McClure, Gene (2004)
In 1951, Bobby Thomson hit “the shot heard ‘round the world.” As any Brooklyn Dodger’s fan or New York Giant’s supporter of that era remembers, it was a three-run homer off Ralph Branca in the bottom of the ninth at the Polo Grounds. The 5-4 win gave New York the game, the playoff series and National League pennant.
But that year was also more than a loud foul in the baseball Career of Gene McClure. In 1951 McClure played for Maine’s Suburban Little League All-Stars in the World Series at Williamsport, PA.
He had been cut from the team the previous year. McClure’s perseverance is an early indicator of his passion for the game and the dogged pursuit of a seeming unobtainable objective.
McClure’s son, Bob, supplies part of many dinner-table discussions.“I have heard that story of the ‘51 World Series many times, Bob McClure said.“Through that I learned never to quit at anything. During his years of coaching and working at the Portland Boys and Girls Club, I saw a man who poured himself and his talents into the lives of thousands of young kids that loved sports.”
One of those who crossed McClure’s path at the Babe Ruth level was former Westbrook High pitcher Jonny Cumberland, who played for the New York Yankees, San Francisco Giants, St. Louis Cardinals and California Angels in a career spanning the years 1968-1974. He later served as pitching coach for the Red Sox before moving on to Kansas City.
Building on his Little League experience, Gene McClure was a varsity baseball player at Westbrook High and an All- Telegram League selection in 1956.
He also wore the uniform of Manchester Post’s American Legion team, 1954-56, Higgins Classical Institute 1958, and played in the Twilight League, 1957-62. In 1961-62 McClure was a player-manager for the Westbrook Merchants in the Twilight League. In 1960 he managed a Babe Ruth entry, the Westbrook Community Association team.
Returning to his baseball “roots” served as Little League and Senior Little League manager at Cape Elizabeth, 1930-35. In 1982 he was honored as Cape Elizabeth’s Little League Manager of the Year.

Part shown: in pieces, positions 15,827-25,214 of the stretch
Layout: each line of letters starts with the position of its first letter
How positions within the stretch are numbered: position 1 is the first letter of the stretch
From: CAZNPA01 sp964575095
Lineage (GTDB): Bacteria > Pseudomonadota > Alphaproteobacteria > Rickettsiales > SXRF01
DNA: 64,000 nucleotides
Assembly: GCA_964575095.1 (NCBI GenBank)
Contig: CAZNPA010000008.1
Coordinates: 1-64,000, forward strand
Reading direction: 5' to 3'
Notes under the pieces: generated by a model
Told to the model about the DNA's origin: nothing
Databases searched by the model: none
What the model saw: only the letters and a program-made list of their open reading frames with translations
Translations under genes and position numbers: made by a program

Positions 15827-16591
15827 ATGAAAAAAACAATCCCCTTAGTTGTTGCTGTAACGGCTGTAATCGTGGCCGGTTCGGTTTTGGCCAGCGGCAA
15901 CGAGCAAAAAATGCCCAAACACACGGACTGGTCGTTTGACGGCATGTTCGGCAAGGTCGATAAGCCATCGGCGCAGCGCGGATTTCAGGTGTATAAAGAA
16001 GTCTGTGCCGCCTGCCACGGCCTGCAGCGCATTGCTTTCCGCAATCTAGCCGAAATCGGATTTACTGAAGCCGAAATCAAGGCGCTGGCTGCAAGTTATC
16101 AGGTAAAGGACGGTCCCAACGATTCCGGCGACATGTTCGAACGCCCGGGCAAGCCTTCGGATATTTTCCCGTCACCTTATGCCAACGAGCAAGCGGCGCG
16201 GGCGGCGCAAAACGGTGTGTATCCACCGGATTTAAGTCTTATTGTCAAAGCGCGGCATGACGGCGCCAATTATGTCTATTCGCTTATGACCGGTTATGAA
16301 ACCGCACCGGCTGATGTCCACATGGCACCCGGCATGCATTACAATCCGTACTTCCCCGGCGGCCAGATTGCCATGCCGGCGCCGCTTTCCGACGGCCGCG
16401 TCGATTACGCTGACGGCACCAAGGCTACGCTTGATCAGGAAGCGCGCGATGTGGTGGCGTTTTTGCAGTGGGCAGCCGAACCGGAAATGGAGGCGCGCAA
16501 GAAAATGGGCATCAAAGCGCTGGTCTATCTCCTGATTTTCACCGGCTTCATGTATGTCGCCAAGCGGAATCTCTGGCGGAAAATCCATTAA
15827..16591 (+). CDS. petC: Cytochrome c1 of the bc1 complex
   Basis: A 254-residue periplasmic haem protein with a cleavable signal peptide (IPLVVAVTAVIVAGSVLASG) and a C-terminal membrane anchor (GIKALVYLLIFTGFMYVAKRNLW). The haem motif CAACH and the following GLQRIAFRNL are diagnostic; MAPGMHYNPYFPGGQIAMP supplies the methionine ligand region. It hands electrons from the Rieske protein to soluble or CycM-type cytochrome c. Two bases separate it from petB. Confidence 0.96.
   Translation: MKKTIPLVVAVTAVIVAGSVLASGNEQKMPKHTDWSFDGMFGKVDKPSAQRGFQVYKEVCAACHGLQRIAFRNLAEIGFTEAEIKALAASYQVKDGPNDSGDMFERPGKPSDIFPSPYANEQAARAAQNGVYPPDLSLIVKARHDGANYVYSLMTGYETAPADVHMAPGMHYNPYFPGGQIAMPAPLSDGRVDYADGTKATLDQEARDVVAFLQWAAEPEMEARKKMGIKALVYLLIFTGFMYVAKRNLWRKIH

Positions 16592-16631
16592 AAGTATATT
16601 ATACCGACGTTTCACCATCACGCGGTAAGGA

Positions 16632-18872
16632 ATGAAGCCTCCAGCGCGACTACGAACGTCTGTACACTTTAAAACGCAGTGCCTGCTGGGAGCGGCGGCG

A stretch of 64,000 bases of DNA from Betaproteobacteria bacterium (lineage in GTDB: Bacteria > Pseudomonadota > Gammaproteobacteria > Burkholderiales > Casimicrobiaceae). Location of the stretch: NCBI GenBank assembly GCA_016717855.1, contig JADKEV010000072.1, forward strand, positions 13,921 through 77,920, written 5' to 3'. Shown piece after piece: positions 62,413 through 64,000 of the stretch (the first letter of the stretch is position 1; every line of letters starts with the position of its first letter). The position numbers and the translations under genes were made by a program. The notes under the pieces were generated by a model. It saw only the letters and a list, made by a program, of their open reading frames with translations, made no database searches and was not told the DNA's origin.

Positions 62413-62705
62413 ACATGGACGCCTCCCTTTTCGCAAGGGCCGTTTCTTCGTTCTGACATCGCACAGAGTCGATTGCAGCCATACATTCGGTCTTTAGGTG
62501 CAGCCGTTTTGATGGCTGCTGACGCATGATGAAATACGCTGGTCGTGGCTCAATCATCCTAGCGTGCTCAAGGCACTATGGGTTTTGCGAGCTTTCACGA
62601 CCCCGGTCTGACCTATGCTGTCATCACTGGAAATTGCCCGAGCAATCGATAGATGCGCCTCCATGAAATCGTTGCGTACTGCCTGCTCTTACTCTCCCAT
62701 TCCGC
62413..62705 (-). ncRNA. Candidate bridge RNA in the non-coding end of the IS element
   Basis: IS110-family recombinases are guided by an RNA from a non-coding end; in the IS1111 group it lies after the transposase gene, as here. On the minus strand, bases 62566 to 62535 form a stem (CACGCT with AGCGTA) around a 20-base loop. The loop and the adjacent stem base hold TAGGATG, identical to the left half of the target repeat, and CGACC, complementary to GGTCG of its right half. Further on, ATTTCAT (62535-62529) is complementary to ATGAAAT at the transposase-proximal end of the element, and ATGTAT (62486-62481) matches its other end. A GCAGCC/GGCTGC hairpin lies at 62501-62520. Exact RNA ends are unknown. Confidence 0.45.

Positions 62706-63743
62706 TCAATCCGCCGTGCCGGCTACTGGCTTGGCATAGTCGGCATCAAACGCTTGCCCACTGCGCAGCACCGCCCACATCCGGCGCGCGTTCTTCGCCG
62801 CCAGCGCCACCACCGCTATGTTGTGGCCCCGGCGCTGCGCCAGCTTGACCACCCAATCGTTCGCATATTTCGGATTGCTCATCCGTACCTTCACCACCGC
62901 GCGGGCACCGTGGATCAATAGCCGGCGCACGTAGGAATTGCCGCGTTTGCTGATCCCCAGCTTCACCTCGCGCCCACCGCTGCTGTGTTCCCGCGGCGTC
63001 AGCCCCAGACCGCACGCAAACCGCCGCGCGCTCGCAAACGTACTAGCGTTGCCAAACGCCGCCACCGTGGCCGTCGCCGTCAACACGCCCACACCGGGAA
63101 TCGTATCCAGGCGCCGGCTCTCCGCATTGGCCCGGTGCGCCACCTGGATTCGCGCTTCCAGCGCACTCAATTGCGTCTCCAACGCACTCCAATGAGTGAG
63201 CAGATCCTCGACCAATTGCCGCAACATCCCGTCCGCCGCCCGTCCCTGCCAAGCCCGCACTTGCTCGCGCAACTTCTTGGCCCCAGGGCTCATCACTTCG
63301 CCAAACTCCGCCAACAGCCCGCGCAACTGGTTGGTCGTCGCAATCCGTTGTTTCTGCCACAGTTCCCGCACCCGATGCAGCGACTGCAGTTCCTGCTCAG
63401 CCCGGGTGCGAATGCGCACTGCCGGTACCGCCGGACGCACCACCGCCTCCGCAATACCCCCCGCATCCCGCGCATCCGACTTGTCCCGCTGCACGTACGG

The same year he was the recipient of the Kenneth Sills Award as Maine’s Little League Manager of the Year.
He was assistant coach at Deering High from 1980-84, including the 1984 state championship team.
Attorney Peter Carlisle grew up playing baseball with McClure’s sons, Bob and Mark. “In my third and last year of Little League Gene was nominated coach of our All-Star team. He taught us many things about the sport of baseball, but most importantly, he showed us how to love the game.”
Mark McClure summarizes his father’s legacy:” ...a true Maine baseball man and without question someone who defines what it takes to become a member of the Maine Baseball Hall of Fame.’
From Legacy Portland Press Herald
GORHAM - Eugene Gene McClure, 69, a resident of Cape Elizabeth for 28 years and the last four in Gorham, passed away Monday afternoon on Dec. 24, 2007
He was born on Oct. 3, 1938 in Westbrook to Walter and Esther McClure. He graduated from Westbrook High School in 1957 and University of Southern Maine with an education degree.
Eugene is most remembered as a dedicated husband, father, teacher and coach throughout Southern Maine and northern New Hampshire, but one of his proudest achievements was being a member of the 1951 Westbrook Little League All-Star Team that saw them go to the LL World Series in Williamsport, Penn, playing against former Baltimore Oriole, Boog Powell and having the chance to meet legendary former major leaguer, Cy Young. As a 2nd baseman for his little league team that season his batting average was a record .660, highest in the league by more than 140 points. As a player in the Pony League in 1952 at age 13, he tied for the league in homeruns and led his team in batting, runs scored and RBI as their 3rd baseman.
As a three sport stand out athlete at Westbrook High School, Gene was named captain on to many of the teams, and led the league in hitting his senior year for the 1957 baseball squad.